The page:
Digital tools offer many uses, both for civic activists to communicate with like-minded individuals to protest governments, as well as for regimes to track dissenters and government critics (and to act accordingly). My own estimation is that the cycle of technological innovation will continue to power a global cat-and-mouse struggle between autocrats who seek to exploit communication technologies for political gain, and civic and opposition members who will leverage the same tools against these regimes.

China has been one of the global leaders in developing technologies and systems of digital repression. Is China looking to export this model to other countries? Is this something the international community should be worried about?  

China’s diffusion of digital technology is shaping data governance and leading to negative policy outcomes; sometimes these actions directly reinforce digital repression. An important aspect of China’s influence is “parallel modeling” — where China offers a model to other states about how to deploy digital repression to control citizens (best described as a watch and learn approach for would-be authoritarians). China also supplies digital infrastructure and platforms, such as 5G capabilities or safe city systems, that incorporate surveillance and censorship components. Over time, this may allow Beijing to insert itself into data governance regimes overseas, thereby “shaping the conditions” under which certain states transition toward digital economies and societies.

Some experts contend that China is attempting to exert greater influence on multilateral standard-setting bodies by placing its citizens in key leadership posts and standard-setting bodies (although its actual success in carrying out this agenda is disputed). China’s cyber sovereignty or information security push, backed up by the likes of Russia and Iran, is also cause for concern and over time threatens the prevailing open internet model. Finally, Beijing has also shown a willingness to exploit Chinese networks and internet platforms to advance its national interests, such as conducting surveillance and censorship filtering over WeChat or carrying out “transnational repression” against overseas Chinese diaspora and exile communities.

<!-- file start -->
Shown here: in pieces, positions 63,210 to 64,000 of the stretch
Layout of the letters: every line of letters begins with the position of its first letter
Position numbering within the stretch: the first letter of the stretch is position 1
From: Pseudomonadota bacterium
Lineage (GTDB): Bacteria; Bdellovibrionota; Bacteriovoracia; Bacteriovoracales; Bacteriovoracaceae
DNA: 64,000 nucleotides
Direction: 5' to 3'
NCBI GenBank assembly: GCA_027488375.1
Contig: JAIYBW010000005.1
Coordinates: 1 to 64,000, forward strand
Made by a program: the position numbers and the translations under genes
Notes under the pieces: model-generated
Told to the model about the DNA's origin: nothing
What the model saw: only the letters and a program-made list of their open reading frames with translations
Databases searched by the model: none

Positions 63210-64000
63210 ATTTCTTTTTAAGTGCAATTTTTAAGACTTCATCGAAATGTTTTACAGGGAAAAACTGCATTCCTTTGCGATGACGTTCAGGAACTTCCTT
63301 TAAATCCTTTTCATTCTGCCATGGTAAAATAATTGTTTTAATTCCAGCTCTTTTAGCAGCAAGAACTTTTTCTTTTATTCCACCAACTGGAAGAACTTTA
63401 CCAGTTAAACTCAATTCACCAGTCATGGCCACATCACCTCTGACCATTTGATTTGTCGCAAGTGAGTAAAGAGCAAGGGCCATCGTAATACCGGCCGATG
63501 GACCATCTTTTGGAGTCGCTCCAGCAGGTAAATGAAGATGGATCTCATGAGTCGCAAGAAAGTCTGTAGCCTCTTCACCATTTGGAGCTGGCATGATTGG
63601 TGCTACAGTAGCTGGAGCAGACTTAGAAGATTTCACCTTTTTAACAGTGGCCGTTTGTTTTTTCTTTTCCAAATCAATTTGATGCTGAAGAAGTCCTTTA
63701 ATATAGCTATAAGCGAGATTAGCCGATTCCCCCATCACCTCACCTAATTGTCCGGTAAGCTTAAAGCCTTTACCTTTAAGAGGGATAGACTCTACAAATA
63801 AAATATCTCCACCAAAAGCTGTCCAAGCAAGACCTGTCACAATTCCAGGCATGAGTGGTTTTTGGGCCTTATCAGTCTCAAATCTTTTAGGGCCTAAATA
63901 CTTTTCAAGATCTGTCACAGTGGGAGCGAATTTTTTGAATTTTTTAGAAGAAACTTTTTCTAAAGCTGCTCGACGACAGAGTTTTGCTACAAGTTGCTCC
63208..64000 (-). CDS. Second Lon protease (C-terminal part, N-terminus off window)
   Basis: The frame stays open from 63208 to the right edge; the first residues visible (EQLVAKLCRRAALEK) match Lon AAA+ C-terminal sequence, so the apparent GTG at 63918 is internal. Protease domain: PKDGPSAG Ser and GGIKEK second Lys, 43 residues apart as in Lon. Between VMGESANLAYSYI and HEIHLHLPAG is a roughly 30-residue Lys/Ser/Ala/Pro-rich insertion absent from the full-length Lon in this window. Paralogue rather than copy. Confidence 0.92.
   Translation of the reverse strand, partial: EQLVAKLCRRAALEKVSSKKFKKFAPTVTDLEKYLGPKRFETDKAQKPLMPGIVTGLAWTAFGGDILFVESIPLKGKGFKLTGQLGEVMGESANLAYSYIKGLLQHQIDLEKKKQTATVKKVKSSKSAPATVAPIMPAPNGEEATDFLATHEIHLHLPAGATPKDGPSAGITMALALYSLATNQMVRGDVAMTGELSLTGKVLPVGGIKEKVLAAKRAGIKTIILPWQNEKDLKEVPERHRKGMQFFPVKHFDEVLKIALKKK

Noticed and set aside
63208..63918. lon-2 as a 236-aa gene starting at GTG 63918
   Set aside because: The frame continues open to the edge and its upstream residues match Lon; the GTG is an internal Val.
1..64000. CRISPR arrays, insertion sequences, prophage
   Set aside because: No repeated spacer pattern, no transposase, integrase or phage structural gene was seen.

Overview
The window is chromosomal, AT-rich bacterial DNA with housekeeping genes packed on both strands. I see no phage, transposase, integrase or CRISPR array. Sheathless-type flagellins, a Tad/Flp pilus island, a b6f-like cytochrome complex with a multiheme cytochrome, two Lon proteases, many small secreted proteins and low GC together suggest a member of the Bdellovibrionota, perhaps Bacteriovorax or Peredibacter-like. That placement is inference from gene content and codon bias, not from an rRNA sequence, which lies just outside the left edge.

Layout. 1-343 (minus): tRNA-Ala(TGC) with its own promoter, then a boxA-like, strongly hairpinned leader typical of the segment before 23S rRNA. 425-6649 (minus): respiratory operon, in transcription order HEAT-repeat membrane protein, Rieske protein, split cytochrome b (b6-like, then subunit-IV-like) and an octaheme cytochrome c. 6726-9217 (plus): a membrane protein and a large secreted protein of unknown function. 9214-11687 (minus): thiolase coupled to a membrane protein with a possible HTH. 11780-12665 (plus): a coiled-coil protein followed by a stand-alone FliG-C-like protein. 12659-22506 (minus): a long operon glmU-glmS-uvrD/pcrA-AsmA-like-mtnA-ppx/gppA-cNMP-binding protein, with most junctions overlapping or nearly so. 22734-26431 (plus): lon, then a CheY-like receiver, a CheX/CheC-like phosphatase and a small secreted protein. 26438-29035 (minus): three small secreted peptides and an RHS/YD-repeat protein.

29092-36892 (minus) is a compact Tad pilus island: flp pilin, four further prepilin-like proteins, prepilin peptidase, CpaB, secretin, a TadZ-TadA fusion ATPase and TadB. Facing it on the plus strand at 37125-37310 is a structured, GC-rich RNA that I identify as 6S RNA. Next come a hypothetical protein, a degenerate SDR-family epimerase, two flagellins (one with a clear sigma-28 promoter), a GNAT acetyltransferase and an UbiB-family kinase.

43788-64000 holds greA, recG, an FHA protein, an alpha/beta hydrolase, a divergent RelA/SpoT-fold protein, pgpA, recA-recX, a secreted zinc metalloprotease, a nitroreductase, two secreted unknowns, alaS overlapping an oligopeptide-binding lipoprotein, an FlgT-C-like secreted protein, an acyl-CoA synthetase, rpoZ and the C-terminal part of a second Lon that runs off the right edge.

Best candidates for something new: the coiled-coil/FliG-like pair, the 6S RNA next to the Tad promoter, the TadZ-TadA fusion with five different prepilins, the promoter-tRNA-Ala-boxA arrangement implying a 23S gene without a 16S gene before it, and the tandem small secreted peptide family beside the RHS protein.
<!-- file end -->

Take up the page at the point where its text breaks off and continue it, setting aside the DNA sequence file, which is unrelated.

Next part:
However, it is important to recognize that Chinese companies aren’t the only firms supplying repressive tools to autocrats. They face stiff competition from companies based in democracies. As the Washington Post’s recent expose of Israeli spyware supplier NSO Group shows, military-grade software was used to successfully hack devices belonging to “journalists, human rights activists, business executives” and even two close associates of slain Saudi journalist Jamal Khashoggi. Far from an isolated example, this demonstrates a bigger pattern — such as Sandvine providing censorship technology to Algeria and Uzbekistan or Oracle selling surveillance equipment in China — exemplifying that Western companies are willing suppliers of potent tools to bad governments.

Another example profiled in my book relates to the Philippines. Chinese companies are partnering with Duterte’s government to install safe city surveillance in Manila — a development widely reported by media outlets. But surveillance measures are really a side activity to the main repression strategy of Duterte’s regime — deploying disinformation campaigns to spread false government propaganda and leveraging social media to harass and intimidate government critics. However, the primary medium used to propagate Duterte’s disinformation strategy originates from a U.S. company — Facebook. This raises a disquieting question: which entity is more responsible for abetting Duterte’s digital repression push, Chinese surveillance firms or Facebook?

My general takeaway is that China’s motivation for selling repressive technologies is based more on economic interests than a grand strategy to impose authoritarian values and alternate governance systems in host states. My own analysis — alongside the research of other scholars — indicates that more relevant factors driving the adoption of digital repression tools are domestic “push” dynamics, such as political leadership incentives, security force capacities, technological capabilities and political norms and practices. While China’s supply-side “pull” factors cannot be ignored, we risk overstating their impact to the detriment of other important explanations.

What does this all mean for civil society, social movements and actors looking to advance democracy and build a more peaceful world?

I believe that technology will continue to serve as a medium of struggle between civic movements, opposition actors and citizens seeking more political freedoms, and governments intent on denying rights to these individuals. As I wrote in the concluding chapter of my book, this story has yet to be decided: “Technology doesn’t stand still. It exists in a constant state of iteration and advancement. This means that while digital technology has fueled a shift toward autocratization, I am certain that circumstances will change many times over in the future.” Just as groups like Bellingcat, the Citizen Lab, the Belarusian Democracy Movement, Myanmar’s Spring Revolution, and a host of others are risking their lives to hold human rights violators to account and to organize against dictators, authoritarians continue to innovate new digital strategies to stay in power.

Steven Feldstein is a senior fellow for the Carnegie Endowment for International Peace’s Democracy, Conflict, and Governance Program.